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Composite Sickles and Cereal Harvesting Methods at 23,000-Years-Old Ohalo II, Israel

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ABSTRACT

Use-wear analysis of five glossed flint blades found at Ohalo II, a 23,000-years-old fisher-hunter-gatherers’ camp on the shore of the Sea of Galilee, Northern Israel, provides the earliest evidence for the use of composite cereal harvesting tools. The wear traces indicate that tools were used for harvesting near-ripe semi-green wild cereals, shortly before grains are ripe and disperse naturally. The studied tools were not used intensively, and they reflect two harvesting modes: flint knives held by hand and inserts hafted in a handle. The finds shed new light on cereal harvesting techniques some 8,000 years before the Natufian and 12,000 years before the establishment of sedentary farming communities in the Near East. Furthermore, the new finds accord well with evidence for the earliest ever cereal cultivation at the site and the use of stone-made grinding implements.

No MeSH data available.


Micrographs showing nearly ripe semi-green cereal (wild oat) wear polishes observed on experimental tools: a: developed polish produced by sickle harvesting for 2 hours; b: polish developed to a lower degree produced by cutting with a blade held by hand for 1 hour; c: cereal prehension wear observed on the blade held by hand for cutting the cereals. Original magnification at all micrographs is x200.
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pone.0167151.g002: Micrographs showing nearly ripe semi-green cereal (wild oat) wear polishes observed on experimental tools: a: developed polish produced by sickle harvesting for 2 hours; b: polish developed to a lower degree produced by cutting with a blade held by hand for 1 hour; c: cereal prehension wear observed on the blade held by hand for cutting the cereals. Original magnification at all micrographs is x200.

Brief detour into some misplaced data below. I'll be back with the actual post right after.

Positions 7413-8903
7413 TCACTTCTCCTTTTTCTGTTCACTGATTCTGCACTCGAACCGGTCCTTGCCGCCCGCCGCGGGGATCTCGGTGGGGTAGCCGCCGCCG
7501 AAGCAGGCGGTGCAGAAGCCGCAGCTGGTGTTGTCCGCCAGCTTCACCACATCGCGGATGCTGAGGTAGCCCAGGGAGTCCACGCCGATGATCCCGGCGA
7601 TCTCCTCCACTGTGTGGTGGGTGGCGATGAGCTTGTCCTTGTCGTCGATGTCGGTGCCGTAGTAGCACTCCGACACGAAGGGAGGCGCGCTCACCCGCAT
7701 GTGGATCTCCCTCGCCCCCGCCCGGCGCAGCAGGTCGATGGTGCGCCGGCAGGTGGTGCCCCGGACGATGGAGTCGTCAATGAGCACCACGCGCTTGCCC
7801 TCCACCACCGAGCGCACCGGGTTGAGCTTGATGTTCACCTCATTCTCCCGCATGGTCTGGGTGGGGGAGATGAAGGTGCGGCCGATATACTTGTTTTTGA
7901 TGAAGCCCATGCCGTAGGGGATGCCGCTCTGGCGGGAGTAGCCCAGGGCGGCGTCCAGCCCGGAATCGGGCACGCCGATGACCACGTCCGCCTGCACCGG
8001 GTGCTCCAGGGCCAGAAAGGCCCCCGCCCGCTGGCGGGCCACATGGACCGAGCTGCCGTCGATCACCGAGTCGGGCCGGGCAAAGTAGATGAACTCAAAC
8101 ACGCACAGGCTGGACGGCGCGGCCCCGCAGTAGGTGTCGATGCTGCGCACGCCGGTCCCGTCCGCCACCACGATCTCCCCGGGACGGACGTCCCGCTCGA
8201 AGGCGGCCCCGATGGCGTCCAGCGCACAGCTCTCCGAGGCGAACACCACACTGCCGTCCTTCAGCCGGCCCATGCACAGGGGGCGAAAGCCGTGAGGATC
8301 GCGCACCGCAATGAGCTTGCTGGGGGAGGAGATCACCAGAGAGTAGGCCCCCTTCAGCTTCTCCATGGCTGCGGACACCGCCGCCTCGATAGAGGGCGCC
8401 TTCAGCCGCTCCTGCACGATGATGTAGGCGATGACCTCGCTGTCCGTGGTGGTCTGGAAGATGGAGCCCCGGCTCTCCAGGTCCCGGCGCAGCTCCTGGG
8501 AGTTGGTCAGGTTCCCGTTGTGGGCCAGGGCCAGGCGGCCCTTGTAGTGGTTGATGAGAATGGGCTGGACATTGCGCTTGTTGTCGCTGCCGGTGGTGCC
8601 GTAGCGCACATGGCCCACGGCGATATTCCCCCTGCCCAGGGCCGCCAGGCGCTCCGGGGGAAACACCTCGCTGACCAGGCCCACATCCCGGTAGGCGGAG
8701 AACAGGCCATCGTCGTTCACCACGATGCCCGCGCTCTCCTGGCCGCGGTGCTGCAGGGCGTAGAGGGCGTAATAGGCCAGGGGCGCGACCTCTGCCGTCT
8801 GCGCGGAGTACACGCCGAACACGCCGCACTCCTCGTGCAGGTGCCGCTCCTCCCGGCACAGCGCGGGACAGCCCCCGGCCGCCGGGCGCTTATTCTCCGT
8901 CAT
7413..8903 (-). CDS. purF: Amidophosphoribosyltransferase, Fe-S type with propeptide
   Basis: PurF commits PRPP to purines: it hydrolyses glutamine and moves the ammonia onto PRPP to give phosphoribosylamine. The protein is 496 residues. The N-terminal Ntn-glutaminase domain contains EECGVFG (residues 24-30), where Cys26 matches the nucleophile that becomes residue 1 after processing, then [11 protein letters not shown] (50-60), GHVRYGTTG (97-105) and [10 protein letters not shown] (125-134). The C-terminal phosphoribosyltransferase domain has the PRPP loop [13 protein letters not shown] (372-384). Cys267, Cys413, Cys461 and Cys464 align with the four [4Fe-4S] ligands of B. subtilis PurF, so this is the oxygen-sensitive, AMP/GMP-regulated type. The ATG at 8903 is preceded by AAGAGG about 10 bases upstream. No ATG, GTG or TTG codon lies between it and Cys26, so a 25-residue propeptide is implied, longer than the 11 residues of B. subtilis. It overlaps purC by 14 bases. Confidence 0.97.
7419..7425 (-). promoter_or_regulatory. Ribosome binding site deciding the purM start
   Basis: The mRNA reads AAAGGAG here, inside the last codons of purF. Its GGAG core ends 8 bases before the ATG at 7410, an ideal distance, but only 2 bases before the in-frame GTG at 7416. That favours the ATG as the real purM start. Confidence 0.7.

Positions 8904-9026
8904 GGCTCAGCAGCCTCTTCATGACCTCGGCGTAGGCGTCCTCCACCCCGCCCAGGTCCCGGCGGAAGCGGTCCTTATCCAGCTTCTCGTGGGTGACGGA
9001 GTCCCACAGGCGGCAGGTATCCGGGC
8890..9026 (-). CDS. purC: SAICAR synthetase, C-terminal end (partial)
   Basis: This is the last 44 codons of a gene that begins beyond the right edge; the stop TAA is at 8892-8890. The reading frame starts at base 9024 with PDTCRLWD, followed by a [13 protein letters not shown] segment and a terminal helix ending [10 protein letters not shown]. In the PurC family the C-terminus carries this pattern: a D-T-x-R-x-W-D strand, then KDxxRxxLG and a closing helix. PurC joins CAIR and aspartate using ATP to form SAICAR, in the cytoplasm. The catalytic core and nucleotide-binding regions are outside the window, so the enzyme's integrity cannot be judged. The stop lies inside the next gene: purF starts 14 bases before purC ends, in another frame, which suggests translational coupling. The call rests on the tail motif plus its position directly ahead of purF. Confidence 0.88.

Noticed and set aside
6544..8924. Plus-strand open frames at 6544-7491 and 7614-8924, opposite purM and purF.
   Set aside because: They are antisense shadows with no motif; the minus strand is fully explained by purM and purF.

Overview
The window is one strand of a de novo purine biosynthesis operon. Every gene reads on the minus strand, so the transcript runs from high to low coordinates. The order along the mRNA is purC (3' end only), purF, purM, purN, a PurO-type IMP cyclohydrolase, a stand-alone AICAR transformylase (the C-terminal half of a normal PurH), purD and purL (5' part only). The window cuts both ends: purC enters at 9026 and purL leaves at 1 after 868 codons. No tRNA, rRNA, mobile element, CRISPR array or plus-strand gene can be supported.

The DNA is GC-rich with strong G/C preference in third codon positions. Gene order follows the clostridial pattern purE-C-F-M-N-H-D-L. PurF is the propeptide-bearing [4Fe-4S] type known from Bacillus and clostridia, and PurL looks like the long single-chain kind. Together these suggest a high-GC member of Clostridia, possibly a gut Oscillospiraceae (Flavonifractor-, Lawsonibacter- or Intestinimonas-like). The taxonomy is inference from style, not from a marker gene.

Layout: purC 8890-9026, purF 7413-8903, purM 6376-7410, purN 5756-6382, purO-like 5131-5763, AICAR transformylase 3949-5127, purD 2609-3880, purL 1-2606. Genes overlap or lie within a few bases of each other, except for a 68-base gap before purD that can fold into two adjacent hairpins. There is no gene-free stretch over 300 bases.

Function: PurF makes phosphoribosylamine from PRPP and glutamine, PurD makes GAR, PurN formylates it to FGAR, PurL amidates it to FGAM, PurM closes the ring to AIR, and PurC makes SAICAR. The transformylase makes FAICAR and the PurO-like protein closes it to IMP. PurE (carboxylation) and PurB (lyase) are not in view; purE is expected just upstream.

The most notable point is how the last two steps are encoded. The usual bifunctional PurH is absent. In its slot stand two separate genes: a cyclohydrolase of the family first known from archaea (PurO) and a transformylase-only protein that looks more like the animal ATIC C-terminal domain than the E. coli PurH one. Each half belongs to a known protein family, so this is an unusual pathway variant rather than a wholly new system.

Mentions: In order to establish and confirm the functional reconstruction, the analysis results were compared to the reference collection available at the use-wear analysis laboratory at the Zinman Institute of Archaeology, University of Haifa (Fig 2 shows examples of experimental tools with cereal use and prehension wear relevant for discussing the Ohalo II glossed blades). So far, twelve cereal harvesting experiments were conducted in wild stands and domesticated fields in various locations including the slopes of Mount Carmel, northern Israel, and in the western Negev, southern Israel. These experiments did not involve endangered or protected species. Wild cereals were represented by wild oat (Avena sterilis) and barley (Hordeum spontaneum and Hordeum bulbosum); these were harvested in a semi-green condition, when the stems were in their full height and still green, and the grains almost ripe. Domesticated cereals were represented by wheat (Triticum aestivum); harvesting took place when the stems were dry and the grains were fully ripe.